I'd say it's worth it but it's not easy, especially when there's only one income to work with. I know that it's not quite the same when it's one person/one income versus a family/one income, but when it comes to the budget, it's all the same.

    Reply Like 10
    • ani1119 Question, so are you paying your next month's bills with your buffer or is that money you just don't touch, like a rainy day fund or something? I'm fairly new to YNAB yet so I'm still trying to get used to the concept of aging money and paying next month's bills with this month's(?) money? 

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      • jenmas
      • jenmas
      • 2 yrs ago
      • 5
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      Alice Blue Unicorn (18948d724f18) Here is how I built a temporal buffer back in 2014 when I started YNAB. I created a category called Buffer. I added money to it until the category total equaled what I needed to budget for a full month. For illustrative purposes let's say I reached that point when I received a paycheck on September 25. At that point I flipped over to my October budget and emptied out my Buffer category and then budgeted the full month of October. After I did that I hid the buffer category and never needed it. When I received paychecks on October 10th and 25th, I budgeted them in November and so on and so on.

      In this situation a buffer is completely separate from an emergency fund or loss of income fund  or what have you. I don't have an emergency fund category, instead I have a loss of income fund with about 6 months of expenses, a home repair category with a few thousand, a car repair category with a few thousand, and a medical category that has my annual out of pocket max on the first day of the plan year.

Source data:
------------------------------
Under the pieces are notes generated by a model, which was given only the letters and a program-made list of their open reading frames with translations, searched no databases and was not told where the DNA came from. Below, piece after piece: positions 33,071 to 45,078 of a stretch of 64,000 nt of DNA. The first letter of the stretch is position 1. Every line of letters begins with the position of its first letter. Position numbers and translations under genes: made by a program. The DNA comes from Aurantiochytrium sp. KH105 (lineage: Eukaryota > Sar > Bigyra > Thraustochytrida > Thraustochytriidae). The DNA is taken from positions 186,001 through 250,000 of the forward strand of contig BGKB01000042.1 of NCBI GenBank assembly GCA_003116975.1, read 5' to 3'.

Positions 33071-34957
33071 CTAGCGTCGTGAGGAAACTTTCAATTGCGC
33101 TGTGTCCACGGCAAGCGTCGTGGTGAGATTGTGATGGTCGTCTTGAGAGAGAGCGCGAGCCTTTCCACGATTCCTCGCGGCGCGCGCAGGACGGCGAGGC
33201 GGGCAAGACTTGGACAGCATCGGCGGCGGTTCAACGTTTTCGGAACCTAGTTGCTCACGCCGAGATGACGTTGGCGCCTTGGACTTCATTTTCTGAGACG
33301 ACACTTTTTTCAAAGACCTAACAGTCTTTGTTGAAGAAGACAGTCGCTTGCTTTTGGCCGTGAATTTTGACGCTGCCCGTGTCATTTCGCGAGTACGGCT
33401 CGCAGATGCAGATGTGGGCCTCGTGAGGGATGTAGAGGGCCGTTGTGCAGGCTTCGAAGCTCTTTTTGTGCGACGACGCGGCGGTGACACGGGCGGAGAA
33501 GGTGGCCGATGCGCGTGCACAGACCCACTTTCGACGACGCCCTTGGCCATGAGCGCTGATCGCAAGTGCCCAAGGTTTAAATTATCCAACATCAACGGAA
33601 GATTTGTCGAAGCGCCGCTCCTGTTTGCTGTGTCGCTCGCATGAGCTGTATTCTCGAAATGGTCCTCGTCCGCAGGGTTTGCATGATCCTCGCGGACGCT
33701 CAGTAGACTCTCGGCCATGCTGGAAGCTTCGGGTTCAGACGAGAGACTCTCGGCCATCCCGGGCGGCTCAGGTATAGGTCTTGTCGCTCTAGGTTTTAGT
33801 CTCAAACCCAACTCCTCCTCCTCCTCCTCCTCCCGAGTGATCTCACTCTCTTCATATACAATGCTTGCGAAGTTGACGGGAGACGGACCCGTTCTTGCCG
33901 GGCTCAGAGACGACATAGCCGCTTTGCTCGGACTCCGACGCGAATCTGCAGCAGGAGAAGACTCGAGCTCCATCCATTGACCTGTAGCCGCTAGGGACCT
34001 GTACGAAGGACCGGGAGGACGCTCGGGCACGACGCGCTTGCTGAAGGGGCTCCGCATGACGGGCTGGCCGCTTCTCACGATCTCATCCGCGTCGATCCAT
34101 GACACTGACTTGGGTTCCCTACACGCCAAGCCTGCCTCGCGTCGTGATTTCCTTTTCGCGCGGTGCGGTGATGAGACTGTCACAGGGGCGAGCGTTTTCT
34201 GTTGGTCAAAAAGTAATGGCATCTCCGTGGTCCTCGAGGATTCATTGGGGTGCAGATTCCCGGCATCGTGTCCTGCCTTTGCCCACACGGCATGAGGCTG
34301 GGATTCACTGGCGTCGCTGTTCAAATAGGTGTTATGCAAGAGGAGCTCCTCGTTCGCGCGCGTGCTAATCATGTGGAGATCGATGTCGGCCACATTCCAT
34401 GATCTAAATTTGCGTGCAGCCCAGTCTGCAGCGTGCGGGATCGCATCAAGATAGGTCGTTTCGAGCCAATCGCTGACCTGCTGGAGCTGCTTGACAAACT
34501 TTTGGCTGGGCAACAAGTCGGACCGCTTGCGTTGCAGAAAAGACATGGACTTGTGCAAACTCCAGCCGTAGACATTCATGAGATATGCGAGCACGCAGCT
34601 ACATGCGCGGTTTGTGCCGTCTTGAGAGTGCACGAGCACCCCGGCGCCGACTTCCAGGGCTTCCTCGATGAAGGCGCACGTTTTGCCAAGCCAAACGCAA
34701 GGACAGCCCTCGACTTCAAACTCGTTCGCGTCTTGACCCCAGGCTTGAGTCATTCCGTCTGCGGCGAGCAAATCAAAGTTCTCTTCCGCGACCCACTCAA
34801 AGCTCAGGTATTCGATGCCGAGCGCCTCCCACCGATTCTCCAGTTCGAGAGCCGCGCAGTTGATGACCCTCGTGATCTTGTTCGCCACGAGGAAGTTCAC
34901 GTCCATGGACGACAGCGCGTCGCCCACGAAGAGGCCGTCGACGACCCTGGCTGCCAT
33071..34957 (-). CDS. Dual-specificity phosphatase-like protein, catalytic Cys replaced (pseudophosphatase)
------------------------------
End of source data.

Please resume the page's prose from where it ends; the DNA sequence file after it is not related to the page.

Reply Like 5
      • ani1119
      • ani1119
      • 2 yrs ago
      • 1
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      Alice Blue Unicorn (18948d724f18) 

       

      I'll echo what  jenmas said about the buffer. Now that I have it up and running, at the start of the  new month, I send the money in my Buffer category up to the "To Be Budgeted" category at the top (I do this by simply entering -xxxx in the Budgeted field, which makes the amount show up in the To Be Budgeted). Since I started using YNAB in the older version, I modified the process I used there for new YNAB. - which is why I still use a Buffer category.  I then budget for all the categories: all my bills, my savings, my variable expenses (gas, groceries etc) until TBB is down to $0. Each paycheck I get then is added to the Buffer to get it ready to battle for the next month. Again, it took a while to get the buffer built up, so don't worry if you feel like it might never happen. Once the process clicks, you'll be amazed at the change in how you budget!

      Reply Like 1
  • Cadet Blue Yeti (64033523e151) said:
    I have been using YNAB for a long time but it took me a while to start actually following the rules and stop using it as a glorified expense tracker

     I agree in general with what you said and specifically wanted to call out this comment. I went through the same evolution before I fully understood and started to gain from the budgeting process.

    Reply Like 4
      • JRoosh32
      • JRoosh32
      • 1 yr ago
      • 2
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      Matt I started well and then moved to using YNAB as a glorified tracker too. But I sure noticed the difference once I started using it properly!

      Reply Like 2
    • King
    • Obsidiank
    • 2 yrs ago
    • 1
    • Reported - view

    I don't think you're missing anything.  If you follow the rules, inflow > outflow then you'll build buffer.  Slowly but surely.